Sheila Dikshit has been sworn in as Governor of Kerala today. Sheila, who waxed eloquent about how women shouldn’t venture out on the roads of Delhi alone in the evenings and then crib about lack of safety; Sheila, who is purported to have amassed quite a bit of money in the run up to the Common Wealth Games. We can forget what she is accused of because a Governor hardly matters.
A. Raja has won a ticket to contest the LS elections from Tamil Nadu as of yesterday. Raja, who spent many a month in jail over a billion dollar telecom scam; Raja, who has been a DMK loyalist and “sacrificed” his precious months of livelihood for the sake of his party. We can ignore why he spent some time in jail, because one possible MP can’t harm us much.
Amma has been nursing PM ambitions for a while now. Amma, who brought Chennai to a halt with a serious law and order issue in the 90s, when she conducted her adopted (now estranged) son’s wedding; Amma, who is defending herself in a “disproportionate assets” case in court. We might not even remember what she did because that was so long ago and she must have been young and immature then.
Rumors of what exactly happened during Operation Blue Star float abound, while the kith and kin of the person behind it play politics, talking about empowerment, power decentralization and an RSS twist to Godse.
We really don’t bother about what happened in Muzaffarnagar a few months back, because we are still debating what exactly happened in Gujarat earlier this decade.
Who are we, as a nation? What are our morals? What do we identify with? What do we relate to?
More importantly, what do we fight against? Is it communalism or casteism or corruption? I don’t know the answers. I don’t believe we really fight any of these things.
We like our convenience. We bribe the traffic policeman since it is cheaper and faster. We get agitated over reservations because we are losing out on well-earned opportunities. We, the educated populace of this country, who believe we are secular, don’t move into residential areas that are “Muslim strongholds”, and hesitate to enroll our kids in “Christianity propagating” convent schools.
Then, why does our secularist antenna pop up when we think of Modi or the BJP? If you think about it, the debate on secularism is absurd, because of two reasons. One, most of us are hardly secular in our actions. And, two, there is no political party out there that is truly secular, for each is busy playing up one religion against another for its own political mileage.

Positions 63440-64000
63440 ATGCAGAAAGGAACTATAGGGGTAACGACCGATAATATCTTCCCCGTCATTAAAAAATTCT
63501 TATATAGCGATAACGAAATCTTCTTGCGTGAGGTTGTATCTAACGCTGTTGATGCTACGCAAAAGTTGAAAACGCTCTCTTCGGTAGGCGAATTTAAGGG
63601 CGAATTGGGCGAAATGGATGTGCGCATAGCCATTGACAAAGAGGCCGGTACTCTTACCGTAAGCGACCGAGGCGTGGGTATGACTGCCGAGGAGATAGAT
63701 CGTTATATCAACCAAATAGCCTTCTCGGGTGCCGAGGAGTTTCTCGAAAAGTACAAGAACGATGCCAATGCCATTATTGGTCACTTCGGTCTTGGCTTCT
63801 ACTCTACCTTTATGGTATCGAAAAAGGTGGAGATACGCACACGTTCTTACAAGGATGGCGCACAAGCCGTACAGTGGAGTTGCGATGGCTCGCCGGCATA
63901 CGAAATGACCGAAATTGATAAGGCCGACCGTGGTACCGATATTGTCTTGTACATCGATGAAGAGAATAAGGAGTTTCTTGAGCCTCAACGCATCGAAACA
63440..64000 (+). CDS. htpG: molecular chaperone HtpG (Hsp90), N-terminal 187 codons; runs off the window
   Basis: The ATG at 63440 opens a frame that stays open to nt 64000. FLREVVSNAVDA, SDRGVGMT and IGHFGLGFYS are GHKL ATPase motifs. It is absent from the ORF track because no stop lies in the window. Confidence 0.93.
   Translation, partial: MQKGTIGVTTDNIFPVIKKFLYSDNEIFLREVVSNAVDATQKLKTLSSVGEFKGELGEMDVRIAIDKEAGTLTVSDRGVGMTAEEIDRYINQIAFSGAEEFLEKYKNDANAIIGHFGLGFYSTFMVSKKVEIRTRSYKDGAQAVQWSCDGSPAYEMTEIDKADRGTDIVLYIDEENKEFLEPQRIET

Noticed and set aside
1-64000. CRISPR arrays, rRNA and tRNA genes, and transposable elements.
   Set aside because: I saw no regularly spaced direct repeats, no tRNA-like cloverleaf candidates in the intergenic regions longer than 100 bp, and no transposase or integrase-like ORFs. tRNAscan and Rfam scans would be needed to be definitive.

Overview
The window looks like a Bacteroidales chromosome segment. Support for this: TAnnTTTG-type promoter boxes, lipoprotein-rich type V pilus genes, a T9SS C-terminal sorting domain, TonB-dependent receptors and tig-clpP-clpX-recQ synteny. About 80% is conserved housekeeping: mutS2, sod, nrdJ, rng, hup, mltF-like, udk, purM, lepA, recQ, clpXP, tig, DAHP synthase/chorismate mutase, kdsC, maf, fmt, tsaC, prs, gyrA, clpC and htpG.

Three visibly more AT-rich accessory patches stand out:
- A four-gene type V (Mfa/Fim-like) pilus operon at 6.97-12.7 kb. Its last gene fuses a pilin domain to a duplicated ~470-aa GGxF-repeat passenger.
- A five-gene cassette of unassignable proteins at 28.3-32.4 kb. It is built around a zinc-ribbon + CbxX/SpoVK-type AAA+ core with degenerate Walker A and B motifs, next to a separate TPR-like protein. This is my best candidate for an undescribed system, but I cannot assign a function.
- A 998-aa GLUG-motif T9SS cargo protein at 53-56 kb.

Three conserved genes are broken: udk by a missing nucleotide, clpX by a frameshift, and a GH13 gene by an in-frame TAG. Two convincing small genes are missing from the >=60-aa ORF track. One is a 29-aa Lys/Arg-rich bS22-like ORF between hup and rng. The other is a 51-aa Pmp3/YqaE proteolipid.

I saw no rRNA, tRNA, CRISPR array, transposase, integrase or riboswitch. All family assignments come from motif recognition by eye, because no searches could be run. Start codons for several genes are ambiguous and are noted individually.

It only boils down to what we believe as humans, not our ideologies as a nation; ideologies that have time and again been ignored, trivialized or worse still, broken.
I assume (and hopefully rightly so) that the only thing we can agree on is that we shouldn’t harm other humans, or give power to people who run the risk of harming other humans. In fact, I still get agitated when I think of the ethnic cleansing that happened in Sri Lanka, for that is how I think of it. But, I am sure there are Lankans who have a different view, who believe their leader isn’t at fault, and who trust that it was in everyone’s best interests to end the civil war.
I don’t know whether believing that Modi wasn’t party to the riots in Gujarat is just selective amnesia, or whether it is based on the fact that there has been no conclusive evidence to convict him. It does seem to be the latter. For, whatever else we may or may not have, we do seem to have a largely impartial judiciary that has given some unassailable, albeit very delayed judgments in the past. Then, who are we to convict him? Why do we hold him to ransom on the Gujarat riots, while ignoring many other political persona that have knowingly been party to many other riots and wrong doings in this country?
Is it because he is too Hindutva, and it is not fashionable for us to be perceived as Pro-Hindutva? Is it because he doesn’t come across as a pseud, English speaking, well educated politician with fancy degrees in economics and finance? Or, is it because we really don’t believe in the power of democracy and are scared that he might replicate the Gujarat model of riots across India, and emerge to be the Hitler of the 21st century?
Whatever the case, let’s at least apply the same framework and filters while evaluating every politician, Modi or otherwise. Otherwise, it seems to me a rather unfair assessment and biased verdict.